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Rust SDK

Backend Rust SDK overview

Fluence backend SDK consists of two crates: main and macro. The main crate is used for all memory relative operations and logging, while the macro crate contains the macro to simplify entry point functions. These crates can be used separately but the preferred way is to use the global fluence crate which combines all the others.

In Rust 2018 this can be done by adding Fluence SDK as a dependency and then adding use fluence::sdk::* to Rust sources.

Rust 2015

To use Fluence SDK with Rust 2015 import it like this:

#![feature(custom_attribute)]
extern crate fluence;

use fluence::sdk::*;

Example Rust 2015 application can be found here.

Entry point function

Each WebAssembly backend application deployed to the Fluence network is expected to provide a single entry point function named invoke. The easiest way to implement this function is to use the invocation_handler macro provided by the Fluence SDK:

use fluence::sdk::*;

#[invocation_handler]
fn greeting(name: String) -> String {
    format!("Hello, world! -- {}", name)
}

If anything goes wrong, cargo expand can be used for troubleshooting and macros debugging. Keep in mind that the function which the macro is attached to should:

  • not have more than one input argument and always return a value
  • not be unsafe, const, generic, or have custom abi linkage or variadic params
  • have the input argument type (if present) and return type to be either String or Vec<u8>
  • not use the invoke name, which is reserved by the Fluence SDK

The invocation_handler macro additionally allows to specify the initialization function:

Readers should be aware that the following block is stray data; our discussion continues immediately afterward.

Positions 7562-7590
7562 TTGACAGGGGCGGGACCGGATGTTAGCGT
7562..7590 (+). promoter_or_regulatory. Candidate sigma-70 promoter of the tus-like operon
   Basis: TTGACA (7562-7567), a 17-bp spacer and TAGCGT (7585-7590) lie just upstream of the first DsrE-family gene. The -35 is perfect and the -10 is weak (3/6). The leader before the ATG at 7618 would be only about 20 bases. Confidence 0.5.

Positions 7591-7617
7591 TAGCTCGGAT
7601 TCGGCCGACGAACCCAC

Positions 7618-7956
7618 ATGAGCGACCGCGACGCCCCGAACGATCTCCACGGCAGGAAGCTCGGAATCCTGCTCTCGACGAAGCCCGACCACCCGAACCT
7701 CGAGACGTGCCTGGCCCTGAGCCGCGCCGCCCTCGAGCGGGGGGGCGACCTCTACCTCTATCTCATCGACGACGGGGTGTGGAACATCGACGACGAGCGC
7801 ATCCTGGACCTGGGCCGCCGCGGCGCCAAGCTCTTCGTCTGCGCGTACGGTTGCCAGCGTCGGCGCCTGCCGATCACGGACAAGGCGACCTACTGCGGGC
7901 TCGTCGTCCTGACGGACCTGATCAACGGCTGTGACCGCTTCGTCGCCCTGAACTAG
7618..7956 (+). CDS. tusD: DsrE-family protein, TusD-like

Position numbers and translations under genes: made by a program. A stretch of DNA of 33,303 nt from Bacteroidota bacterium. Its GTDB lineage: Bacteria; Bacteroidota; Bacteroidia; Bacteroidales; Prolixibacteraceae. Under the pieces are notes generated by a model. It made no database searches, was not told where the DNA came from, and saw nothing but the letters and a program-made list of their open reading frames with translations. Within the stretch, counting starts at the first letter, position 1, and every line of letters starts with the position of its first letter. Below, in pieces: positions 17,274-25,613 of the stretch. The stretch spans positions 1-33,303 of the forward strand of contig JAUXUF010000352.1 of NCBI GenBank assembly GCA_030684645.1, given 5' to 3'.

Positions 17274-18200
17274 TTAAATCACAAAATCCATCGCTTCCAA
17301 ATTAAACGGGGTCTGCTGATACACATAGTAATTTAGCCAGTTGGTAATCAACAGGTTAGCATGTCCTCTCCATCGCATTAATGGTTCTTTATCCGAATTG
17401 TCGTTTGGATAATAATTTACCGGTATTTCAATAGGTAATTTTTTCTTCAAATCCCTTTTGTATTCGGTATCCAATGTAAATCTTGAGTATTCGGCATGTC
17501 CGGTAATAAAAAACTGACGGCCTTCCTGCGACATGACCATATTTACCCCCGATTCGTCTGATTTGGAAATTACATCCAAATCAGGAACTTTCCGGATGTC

use fluence::sdk::*;

fn init() {
    // will be called just before the first `greeting()` function invocation
}

#[invocation_handler(init_fn = init)]
fn greeting(name: String) -> String {
    format!("Hello, world! -- {}", name)
}

The initialization function will be called only once and before any other code when the first transaction arrives. Therefore, it is a great place to put the code preparing the backend application.

Logging

Using logging and debugging is a simple way to debug your code without deploying it to Fluence network. To enable logging please specify the wasm_logger feature of the Fluence SDK in Config.toml and add the log crate:

[dependencies]
log = "0.4"
fluence = { version = "0.1.5", features = ["wasm_logger"] }

The logger should be initialized before usage that could be done by the initialization function. Finally, the logging API from the log crate could be used like this:

use fluence::sdk::*;
use log::info;

fn init() {
    logger::WasmLogger::init_with_level(log::Level::Info).unwrap();
}

#[invocation_handler(init_fn = init)]
fn greeting(name: String) -> String {
    info!("{} has been successfully greeted", name);
    format!("Hello, world! From user {}", name)
}

Examples of logging can be found in tutorials for Rust 2015 and Rust 2018.


Rust SDK


Backend Rust SDK overview

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